The Government issued watered down proposals to open up Britain's pharmacy market saying it wanted to preserve the community pharmacies' role in the provision of NHS services.
The Office of Fair Trading had proposed sweeping changes which would have allowed the major supermarket groups to open hundreds of pharmacies in their stores. The OFT said its plans would have led to increased competition, lower prices and longer opening hours though there were fears that up to 6,000 smaller chemists could have closed.
In proposing only a modest shake-up Patricia Hewitt, Trade and Industry Secretary, said the government needed to take account of the wider NHS policy objectives and the impact any changes could have on patients and services. She said: "Community pharmacies play a vital role, particularly in rural and poorer areas and we will do nothing to jeopardise their position. Pharmacists are trained clinicians, not simply shopkeepers and they will have an even greater role in the NHS in the future.
The OFT called the proposals a "missed opportunity" while supermarket groups expressed disappointment that the DTI had not gone further.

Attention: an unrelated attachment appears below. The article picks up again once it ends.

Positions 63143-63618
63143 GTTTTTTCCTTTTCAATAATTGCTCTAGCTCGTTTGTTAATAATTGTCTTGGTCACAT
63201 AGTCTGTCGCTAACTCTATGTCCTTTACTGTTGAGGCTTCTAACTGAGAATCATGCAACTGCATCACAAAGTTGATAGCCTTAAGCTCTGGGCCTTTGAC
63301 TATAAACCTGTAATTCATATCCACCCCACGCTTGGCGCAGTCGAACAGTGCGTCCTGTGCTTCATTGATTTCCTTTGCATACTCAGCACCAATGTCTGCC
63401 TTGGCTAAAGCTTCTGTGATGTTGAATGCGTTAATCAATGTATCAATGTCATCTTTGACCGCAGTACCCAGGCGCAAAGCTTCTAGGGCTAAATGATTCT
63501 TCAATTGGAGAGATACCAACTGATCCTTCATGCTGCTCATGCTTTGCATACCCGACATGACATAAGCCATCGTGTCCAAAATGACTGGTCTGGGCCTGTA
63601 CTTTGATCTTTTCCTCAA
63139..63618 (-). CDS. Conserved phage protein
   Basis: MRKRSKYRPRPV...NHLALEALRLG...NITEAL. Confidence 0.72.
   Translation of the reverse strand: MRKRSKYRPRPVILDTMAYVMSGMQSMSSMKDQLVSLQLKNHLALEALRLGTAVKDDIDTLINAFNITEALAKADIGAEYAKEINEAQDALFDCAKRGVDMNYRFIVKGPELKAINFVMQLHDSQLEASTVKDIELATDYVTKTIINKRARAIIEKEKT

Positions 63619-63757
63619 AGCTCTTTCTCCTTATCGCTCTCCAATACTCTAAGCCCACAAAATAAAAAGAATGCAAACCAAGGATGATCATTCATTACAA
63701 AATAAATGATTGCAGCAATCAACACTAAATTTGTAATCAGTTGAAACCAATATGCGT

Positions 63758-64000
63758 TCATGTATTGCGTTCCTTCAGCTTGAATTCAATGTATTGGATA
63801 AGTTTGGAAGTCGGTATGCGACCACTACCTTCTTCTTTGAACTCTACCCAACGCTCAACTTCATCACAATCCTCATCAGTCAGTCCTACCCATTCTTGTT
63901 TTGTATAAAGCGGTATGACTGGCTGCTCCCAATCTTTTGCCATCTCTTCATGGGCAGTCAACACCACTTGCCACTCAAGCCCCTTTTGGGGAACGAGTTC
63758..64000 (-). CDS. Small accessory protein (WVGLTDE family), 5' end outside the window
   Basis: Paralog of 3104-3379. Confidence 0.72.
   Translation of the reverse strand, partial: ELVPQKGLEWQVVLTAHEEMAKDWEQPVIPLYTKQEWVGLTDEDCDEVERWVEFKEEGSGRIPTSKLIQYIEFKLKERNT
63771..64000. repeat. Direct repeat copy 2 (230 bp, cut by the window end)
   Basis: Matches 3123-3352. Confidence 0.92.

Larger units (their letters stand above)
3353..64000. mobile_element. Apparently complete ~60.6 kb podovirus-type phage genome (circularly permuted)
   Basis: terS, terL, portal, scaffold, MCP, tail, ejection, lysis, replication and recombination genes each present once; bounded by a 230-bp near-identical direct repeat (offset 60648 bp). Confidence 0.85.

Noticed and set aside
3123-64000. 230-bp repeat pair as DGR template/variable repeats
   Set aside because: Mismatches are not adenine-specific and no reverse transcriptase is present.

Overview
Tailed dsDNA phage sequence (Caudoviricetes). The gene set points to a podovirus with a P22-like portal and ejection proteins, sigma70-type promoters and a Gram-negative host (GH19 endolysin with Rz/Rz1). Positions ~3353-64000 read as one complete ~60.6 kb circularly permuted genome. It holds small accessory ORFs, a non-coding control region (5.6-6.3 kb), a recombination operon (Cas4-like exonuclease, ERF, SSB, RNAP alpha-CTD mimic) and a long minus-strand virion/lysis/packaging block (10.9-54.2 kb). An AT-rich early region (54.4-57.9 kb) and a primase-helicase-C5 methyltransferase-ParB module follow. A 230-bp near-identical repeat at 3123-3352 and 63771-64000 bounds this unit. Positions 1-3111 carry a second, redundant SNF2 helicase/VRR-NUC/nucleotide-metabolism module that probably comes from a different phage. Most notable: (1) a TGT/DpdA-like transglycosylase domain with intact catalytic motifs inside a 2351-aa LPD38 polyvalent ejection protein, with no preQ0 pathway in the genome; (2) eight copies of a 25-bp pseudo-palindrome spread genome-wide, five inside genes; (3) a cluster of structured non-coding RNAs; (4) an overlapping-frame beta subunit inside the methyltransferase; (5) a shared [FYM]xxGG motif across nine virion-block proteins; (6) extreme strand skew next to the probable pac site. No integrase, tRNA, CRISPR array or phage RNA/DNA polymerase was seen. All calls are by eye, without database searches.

Boots, which has 1,300 pharmacies in the UK and accounts for 12 per cent of the market, said it would need to examine the detail of the proposals but said it was well-placed to support a greater role for pharmacies in the NHS's plans.
Tesco said: "We welcome the government's recognition of the need for change but perversely the detailed rules could introduce hurdles to greater deregulation."
The DTI said it wanted to boost patient choice through internet and mail order services though it didn't say how these services would be delivered. Other changes appeared intended to liberalise the market but may end up having limited impact. The government proposed making it easier for pharmacists to locate in large shopping developments, such as shopping centres, though they will have a duty to provide a full range of services to meet local needs. Given most shopping centres already have a chemist this may have negligible impact.
Pharmacists that are prepared to open for 100 hours a week will also find it easier to secure pharmacy licences though even major supermarket chemists are not open this long. The average Tesco pharmacy is open for around 75 hours a week and shortages of qualified staff will make it difficult to open for longer.
Brian Cotter, a spokesman for the liberal Democrats, said the DTI statement was "merely a reprieve for the community pharmacist and not the all out victory it may at first appear."Reuse content